Join Lazaro Diaz for an in-depth discussion in this video Disecting network traffic with NetFlow, part of CCNA Cert Prep: ICND2.
- Okay here we are with NetFlow, the last of the three monitoring protocols that we're going to talk about. Now NetFlow is a protocol developed by Cisco for collecting IP information and traffic, but NetFlow is the fun protocol because this tells us everything that's going on on your network. NetFlow not only tracks the flow of information but it tells us the why and the who is slowing down a network.
When I say why, image if we were looking at bandwidth. But why is my bandwidth slow? I need to justify this to my boss. Listen our bandwidth is slow, well yeah why? Well now NetFlow will tell us why it's slow. Because an individual is passing information that's huge and there's no need for it. Whether it be across a wider network or the local network. This protocol, this NetFlow, tells us all that information. So it's very good. You can't get away from NetFlow.
Now what does it actually look at? Well it's going to track, it's going to keep looking at IP addresses. So you can't hide your IP address, it knows who you are. And it's going to look at the protocol that you're using. So whatever protocol you set to use, it's going to look at that. It's going to look at the port number. Now you know how they get you. They know which port you came out of. And your MAC address which you can't change right? That's your MAC address, it's burned in. So you know they know your IP address, your MAC address, your protocol, your port number, they know everything where that information came from.
So again, NetFlow would be the way to go. Now NetFlow tables they're unreadable. Just like the rest of these two protocols that you can't really understand them unless you use what? Third-party applications such as, Wireshark, or SolarWinds. These two applications will put your information in nice little pie charts and bar graphs and line graphs and percentages. And that way you can look at something that's understandable.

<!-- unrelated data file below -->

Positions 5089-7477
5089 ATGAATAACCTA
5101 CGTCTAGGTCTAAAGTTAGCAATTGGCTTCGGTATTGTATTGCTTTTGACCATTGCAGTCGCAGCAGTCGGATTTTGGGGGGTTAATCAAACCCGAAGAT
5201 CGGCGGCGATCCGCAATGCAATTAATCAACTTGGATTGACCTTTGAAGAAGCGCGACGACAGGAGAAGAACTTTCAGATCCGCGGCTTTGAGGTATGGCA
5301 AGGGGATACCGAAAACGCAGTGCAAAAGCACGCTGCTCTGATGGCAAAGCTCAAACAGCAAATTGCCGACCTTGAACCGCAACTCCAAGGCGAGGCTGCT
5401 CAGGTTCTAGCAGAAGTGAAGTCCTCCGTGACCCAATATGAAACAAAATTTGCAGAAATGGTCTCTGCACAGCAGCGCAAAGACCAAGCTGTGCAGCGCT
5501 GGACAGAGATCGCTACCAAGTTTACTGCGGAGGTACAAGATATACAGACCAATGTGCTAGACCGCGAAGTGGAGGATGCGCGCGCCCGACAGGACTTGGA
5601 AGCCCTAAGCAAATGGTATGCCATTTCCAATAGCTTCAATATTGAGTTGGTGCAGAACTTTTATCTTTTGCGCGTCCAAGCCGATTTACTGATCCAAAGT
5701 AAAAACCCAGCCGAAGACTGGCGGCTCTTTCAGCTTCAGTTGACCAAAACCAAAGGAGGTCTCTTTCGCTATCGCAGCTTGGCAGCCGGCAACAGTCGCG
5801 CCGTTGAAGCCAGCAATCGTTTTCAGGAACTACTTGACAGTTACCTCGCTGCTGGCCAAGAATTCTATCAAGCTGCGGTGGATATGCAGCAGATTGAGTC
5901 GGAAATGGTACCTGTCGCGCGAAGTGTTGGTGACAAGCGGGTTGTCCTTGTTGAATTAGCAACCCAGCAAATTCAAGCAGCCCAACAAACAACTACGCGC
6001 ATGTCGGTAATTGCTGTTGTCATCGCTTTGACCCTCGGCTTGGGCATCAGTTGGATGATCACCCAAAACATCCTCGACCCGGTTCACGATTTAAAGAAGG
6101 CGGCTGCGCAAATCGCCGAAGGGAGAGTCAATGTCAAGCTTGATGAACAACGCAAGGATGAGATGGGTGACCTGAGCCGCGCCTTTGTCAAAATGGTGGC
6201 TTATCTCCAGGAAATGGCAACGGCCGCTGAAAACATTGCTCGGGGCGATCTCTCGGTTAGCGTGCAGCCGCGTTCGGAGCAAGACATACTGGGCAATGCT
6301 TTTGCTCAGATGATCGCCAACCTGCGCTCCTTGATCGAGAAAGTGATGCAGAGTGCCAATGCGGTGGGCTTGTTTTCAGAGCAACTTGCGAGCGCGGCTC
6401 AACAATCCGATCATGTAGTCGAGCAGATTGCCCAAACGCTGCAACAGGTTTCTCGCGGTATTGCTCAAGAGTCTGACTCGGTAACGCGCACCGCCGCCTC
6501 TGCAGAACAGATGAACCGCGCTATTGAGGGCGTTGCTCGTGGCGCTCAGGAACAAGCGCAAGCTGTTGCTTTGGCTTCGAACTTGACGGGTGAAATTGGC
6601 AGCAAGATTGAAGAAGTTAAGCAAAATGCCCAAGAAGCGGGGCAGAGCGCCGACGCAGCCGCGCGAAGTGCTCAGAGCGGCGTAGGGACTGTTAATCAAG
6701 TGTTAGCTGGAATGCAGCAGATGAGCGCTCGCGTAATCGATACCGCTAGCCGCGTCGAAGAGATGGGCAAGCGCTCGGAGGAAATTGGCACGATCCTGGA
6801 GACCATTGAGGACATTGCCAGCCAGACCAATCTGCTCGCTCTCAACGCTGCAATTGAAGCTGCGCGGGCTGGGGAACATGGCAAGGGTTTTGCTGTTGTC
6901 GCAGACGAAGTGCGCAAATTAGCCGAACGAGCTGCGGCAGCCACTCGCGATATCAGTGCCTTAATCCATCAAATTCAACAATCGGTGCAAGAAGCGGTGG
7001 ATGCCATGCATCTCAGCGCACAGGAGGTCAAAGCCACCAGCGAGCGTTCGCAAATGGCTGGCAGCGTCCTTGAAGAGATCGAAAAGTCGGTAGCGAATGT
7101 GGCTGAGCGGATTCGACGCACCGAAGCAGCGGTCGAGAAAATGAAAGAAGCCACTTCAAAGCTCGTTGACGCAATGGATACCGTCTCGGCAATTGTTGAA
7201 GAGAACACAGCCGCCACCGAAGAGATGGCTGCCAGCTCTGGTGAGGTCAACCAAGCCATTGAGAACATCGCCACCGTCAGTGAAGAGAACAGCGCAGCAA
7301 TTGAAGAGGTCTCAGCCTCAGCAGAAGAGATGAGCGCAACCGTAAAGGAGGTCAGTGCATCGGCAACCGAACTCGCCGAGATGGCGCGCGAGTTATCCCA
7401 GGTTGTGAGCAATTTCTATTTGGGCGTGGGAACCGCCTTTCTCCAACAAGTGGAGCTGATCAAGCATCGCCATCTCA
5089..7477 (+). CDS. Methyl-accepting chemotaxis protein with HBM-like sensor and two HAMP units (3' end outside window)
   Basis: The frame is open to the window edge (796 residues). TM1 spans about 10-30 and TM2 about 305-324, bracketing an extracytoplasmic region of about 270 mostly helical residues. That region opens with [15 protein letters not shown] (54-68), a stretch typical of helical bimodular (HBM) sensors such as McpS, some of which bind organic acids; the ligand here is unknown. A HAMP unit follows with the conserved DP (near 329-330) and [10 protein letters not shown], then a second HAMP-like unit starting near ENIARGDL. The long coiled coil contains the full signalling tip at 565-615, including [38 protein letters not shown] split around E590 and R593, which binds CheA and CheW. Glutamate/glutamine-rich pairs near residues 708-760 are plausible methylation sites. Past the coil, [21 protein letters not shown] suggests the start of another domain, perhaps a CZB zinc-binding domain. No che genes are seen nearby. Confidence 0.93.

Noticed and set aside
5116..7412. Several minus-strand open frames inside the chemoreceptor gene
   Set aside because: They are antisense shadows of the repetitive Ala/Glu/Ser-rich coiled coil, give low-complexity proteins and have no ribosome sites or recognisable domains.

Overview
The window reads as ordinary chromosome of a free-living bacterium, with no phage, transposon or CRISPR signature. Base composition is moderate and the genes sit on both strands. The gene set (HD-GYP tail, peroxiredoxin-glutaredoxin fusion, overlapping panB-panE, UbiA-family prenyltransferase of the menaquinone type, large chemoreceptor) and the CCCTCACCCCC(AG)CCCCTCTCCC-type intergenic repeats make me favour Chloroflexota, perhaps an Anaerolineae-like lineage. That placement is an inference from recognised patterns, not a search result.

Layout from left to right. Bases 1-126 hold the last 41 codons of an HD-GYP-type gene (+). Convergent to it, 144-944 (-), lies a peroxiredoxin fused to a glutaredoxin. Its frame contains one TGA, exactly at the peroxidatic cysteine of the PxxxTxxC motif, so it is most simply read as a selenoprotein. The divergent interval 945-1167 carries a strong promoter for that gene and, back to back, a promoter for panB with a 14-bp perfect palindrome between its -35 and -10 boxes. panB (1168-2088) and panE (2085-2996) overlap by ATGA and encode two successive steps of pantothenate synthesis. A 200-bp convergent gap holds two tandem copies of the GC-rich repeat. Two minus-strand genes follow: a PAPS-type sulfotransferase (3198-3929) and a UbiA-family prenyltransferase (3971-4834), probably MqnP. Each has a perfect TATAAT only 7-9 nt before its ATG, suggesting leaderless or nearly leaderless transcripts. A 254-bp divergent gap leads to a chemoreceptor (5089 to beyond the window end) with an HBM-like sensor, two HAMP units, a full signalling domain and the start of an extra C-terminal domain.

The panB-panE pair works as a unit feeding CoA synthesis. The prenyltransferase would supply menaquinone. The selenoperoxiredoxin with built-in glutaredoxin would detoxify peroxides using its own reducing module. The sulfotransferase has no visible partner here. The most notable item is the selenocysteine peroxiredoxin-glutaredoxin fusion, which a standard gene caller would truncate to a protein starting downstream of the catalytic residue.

Because it's color coded and what have you. So definitely keep this in mind, you want to look at third-party applications such as Wireshark so you can go ahead and understand what you're looking at. And for your certification there are three points that you need to remember. One, NetFlow monitors network traffic. Keep that drilled in your head. Two, captures identifying details as we saw, IP address, protocols, port numbers, MAC addresses, all that. And the final and third point is it knows the why the network conditions are present so you can go ahead and then go to the higher ups and justify the need to increase your bandwidth, your memory, or whatever it is.
So these are your final three points to assure vacation that you need to remember. And there you go, there's your NetFlow.
- LAN switching
- The Spanning-Tree Protocol
- Backing up and restoring Cisco devices
- IP services (FHRP, syslog, GLBP, and SNMP v2 and v3)
- Configuring EIGRP
- IP routing via OSPF
- Setting up wide area networks (WANs) with PPP and frame relay
- Understanding virtual private networks (VPNs)
Using Packet Tracer and cabling, you'll learn how to combine these protocols and technologies to create redundant switch networks that are stable and fast. Along the way, Laz provides practical examples of networking challenges that you'll encounter in the exam and in real life.